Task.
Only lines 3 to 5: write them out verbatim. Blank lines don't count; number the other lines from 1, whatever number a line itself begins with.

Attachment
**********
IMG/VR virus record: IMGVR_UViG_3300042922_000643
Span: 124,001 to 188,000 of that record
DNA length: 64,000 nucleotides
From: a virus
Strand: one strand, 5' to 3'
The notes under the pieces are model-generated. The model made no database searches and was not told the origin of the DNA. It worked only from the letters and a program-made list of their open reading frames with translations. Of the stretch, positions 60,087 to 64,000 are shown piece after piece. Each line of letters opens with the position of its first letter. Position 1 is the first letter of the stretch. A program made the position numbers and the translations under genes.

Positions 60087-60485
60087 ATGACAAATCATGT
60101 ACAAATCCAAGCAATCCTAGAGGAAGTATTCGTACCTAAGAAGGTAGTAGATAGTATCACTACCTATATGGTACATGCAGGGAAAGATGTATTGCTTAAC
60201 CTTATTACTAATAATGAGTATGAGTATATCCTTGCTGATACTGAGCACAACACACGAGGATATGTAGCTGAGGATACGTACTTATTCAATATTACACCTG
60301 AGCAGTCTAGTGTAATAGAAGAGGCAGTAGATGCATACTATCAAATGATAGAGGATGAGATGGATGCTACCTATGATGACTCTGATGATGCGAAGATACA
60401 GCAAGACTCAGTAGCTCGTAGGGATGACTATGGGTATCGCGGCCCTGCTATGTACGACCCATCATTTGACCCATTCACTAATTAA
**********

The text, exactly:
DNA length: 64,000 nucleotides
From: a virus
Strand: one strand, 5' to 3'